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July 28, 2017

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Markets start strong following US jobs relief

LONDON/HONG KONG--Stocks drifted lower Friday after big gains the day, when U.S. jobs figures came in stronger than expected, and as investors awaited earnings from major banks, starting with JPMorgan Chase & Co.

A sharp fall in U.S. jobless claims last week to 339,000 shored up markets on Thursday and helped investors look past another downgrade of Spain's debt.

The attention will remain on the U.S. on Friday, with JPMorgan and Wells Fargo Bank poised to kick off the earnings season for the banks. Overall, earnings results have so far been lackluster.

"On the upside, poor third quarter earnings have been priced into the markets now so unless we see a dramatic reduction in profits we shouldn't see too major an impact," said James Hughes, chief market analyst at Alpari. "On the other hand we're unlikely to see too much of a rally either because investors will be cautious as they wait to see just how bad earnings are."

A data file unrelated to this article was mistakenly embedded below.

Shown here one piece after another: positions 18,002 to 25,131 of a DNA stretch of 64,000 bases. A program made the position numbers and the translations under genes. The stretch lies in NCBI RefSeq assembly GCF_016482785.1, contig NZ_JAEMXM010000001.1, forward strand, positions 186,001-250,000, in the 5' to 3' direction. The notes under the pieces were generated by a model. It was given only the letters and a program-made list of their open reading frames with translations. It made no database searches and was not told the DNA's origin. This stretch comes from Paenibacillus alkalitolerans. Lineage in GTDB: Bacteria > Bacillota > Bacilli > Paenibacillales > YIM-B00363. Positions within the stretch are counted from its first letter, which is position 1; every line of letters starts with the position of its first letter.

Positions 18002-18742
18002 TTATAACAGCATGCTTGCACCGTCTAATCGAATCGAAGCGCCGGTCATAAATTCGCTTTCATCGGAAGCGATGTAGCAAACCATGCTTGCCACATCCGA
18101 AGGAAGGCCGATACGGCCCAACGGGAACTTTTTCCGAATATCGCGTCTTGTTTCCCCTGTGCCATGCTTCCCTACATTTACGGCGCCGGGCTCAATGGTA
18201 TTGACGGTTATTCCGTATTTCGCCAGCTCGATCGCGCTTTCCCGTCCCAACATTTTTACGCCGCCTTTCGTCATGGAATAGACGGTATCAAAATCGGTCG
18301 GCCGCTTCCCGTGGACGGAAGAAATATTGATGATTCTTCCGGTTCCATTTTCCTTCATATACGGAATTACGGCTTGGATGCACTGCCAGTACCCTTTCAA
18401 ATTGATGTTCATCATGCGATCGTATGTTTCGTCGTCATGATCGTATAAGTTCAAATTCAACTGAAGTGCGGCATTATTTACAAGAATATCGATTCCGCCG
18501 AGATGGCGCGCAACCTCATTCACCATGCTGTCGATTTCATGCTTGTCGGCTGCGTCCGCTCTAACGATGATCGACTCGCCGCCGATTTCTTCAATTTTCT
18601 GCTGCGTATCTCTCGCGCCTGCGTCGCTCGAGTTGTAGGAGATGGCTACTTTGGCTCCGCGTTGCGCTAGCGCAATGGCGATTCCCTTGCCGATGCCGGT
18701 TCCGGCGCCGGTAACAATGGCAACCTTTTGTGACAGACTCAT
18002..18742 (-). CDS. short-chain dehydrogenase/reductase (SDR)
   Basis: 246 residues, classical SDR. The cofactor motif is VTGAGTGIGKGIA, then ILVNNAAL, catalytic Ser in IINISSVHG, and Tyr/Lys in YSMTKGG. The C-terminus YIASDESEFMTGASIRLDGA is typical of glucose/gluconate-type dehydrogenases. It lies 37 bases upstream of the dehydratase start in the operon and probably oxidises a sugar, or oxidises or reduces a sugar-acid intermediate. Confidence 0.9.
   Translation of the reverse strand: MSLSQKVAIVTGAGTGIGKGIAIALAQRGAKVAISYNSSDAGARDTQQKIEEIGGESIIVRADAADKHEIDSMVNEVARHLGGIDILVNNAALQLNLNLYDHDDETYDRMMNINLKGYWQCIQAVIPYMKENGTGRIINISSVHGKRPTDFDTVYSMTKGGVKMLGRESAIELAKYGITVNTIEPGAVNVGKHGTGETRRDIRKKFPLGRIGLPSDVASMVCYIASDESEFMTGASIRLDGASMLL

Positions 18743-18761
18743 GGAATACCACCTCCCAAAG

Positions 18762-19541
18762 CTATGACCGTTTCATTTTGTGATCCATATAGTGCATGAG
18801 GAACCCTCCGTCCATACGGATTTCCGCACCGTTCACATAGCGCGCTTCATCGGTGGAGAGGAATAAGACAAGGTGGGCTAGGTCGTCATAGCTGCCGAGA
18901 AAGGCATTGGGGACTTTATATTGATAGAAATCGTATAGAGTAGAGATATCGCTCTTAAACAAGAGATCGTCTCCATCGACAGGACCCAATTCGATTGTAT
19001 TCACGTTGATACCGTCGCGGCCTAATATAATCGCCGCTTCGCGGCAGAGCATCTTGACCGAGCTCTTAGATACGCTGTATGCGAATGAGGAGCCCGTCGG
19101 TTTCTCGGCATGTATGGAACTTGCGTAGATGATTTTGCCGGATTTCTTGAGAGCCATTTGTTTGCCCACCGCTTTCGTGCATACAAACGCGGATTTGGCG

As a result, trading Friday was subdued.

In Europe, the FTSE 100 index of leading British shares was down 0.3 percent at 5,815 while Germany's DAX fell 0.4 percent to 7,251. The CAC-40 in France was 0.4-percent lower at 3,400.

Wall Street was poised for a steady open, with both Dow futures and the broader S&P 500 futures up 0.1 percent. However, the picture could change as the earnings statements are due for release before the market opening bell.

Earlier in Asia, markets were mixed by the close.

Japanese shares were hit by a plunge in telecom giant Softbank after it emerged it is eyeing a near US$13 billion deal to buy Sprint Nextel of the United States, in what would be one of Japan's biggest ever overseas deals.

Tokyo closed 0.15 percent, or 12.66 points, lower at 8,534.12.

Hong Kong's Hang Seng advanced 0.7 percent to 21,136.43 and

Shanghai gained 0.10 percent, or 2.06 points, to close at 2,104.94. Australia's S&P/ASX 200 added slightly less than 0.1 percent to 4,486.60. South Korea's Kospi was flat at 1,933.26.

Eyes are now on China, which will release on Saturday its trade figures for September, with investors hoping for an improvement on recent months that have revealed tumbling exports and imports as the demand in key markets dries up.

Beijing will on Monday release inflation data, followed by crucial gross domestic product figures.

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